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Zambian government sets mine tax royalty to 9 percent

USAKA (Reuters) – Zambia has set the royalty tax rate for open cast and underground mining at 9 percent, the government said on Monday, rowing back from earlier plans to charge as much as 20 percent.

Zambia’s decision to increase royalties for open pit mines to 20 percent from 6 percent and those for underground mines to 8 percent from 6 percent in January had rattled unions and miners, forcing the government to review the plan.

Some mining firms and Zambia’s chamber of mining warned of shaft closures, and the loss of about 12,000 jobs.

Africa’s second-largest copper producer said it will also charge corporate income tax on mining operations at 30 percent, while mineral processing will attract a tax of 35 percent when the law takes effect on July 1.

The cabinet also approved a 15 percent variable profit tax on income when taxable earnings exceed 8 percent of gross sales, while claims of losses will be limited to 50 percent.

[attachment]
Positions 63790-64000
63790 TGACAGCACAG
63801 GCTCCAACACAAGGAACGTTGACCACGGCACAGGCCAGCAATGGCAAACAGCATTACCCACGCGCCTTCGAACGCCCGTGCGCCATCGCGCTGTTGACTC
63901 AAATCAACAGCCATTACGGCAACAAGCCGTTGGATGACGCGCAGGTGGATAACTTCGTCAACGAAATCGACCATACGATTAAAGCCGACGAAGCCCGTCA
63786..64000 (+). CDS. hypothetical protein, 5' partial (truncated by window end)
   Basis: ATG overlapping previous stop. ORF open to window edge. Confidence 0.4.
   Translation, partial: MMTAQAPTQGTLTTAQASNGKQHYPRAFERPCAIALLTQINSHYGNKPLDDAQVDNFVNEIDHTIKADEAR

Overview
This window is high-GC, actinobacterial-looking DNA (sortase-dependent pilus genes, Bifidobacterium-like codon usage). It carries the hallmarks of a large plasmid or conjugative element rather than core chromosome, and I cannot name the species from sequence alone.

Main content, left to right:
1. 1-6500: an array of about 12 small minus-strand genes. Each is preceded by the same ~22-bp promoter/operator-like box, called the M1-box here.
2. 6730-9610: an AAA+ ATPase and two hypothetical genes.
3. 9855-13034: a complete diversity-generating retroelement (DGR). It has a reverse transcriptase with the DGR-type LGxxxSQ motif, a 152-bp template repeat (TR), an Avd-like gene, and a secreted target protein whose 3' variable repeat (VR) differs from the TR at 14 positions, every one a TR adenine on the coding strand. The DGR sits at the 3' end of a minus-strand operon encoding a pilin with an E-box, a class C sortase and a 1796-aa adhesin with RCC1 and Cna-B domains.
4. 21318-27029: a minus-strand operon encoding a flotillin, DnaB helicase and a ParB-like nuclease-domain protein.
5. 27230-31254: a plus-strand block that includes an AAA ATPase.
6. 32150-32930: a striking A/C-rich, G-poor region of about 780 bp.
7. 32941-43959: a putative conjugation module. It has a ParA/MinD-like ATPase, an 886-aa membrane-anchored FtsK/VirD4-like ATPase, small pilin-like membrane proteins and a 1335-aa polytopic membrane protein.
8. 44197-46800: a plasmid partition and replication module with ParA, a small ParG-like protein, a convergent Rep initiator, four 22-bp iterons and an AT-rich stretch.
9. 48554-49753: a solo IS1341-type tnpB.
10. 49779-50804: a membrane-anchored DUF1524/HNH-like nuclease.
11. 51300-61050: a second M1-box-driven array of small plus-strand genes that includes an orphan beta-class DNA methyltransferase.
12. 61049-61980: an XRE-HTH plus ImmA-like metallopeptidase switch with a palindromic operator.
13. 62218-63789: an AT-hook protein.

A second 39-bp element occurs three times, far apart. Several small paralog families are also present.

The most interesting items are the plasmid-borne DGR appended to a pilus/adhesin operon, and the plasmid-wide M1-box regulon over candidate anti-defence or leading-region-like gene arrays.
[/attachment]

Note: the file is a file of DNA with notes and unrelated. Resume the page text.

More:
Officials said some mines would claim to have incurred losses for a prolonged period, and therefore did not pay any tax.

The taxes are however yet to be approved by parliament but it is expected they would receive the assembly’s backing.

The cabinet said the taxation regime will bring stability and transparency in the mining sector.

“Zambia Revenue Authority will introduce stringent enforcement mechanisms to effectively monitor mining activities and ensure greater transparency among mining companies when reporting revenue and expenditure,” the statement issued by acting chief government spokesman, Vincent Mwale said.

Some of the foreign firms running mines in Zambia include Glencore, Barrick Gold Corp, Vedanta Resources and Canada’s First Quantum Minerals.


Source – Reuters Africa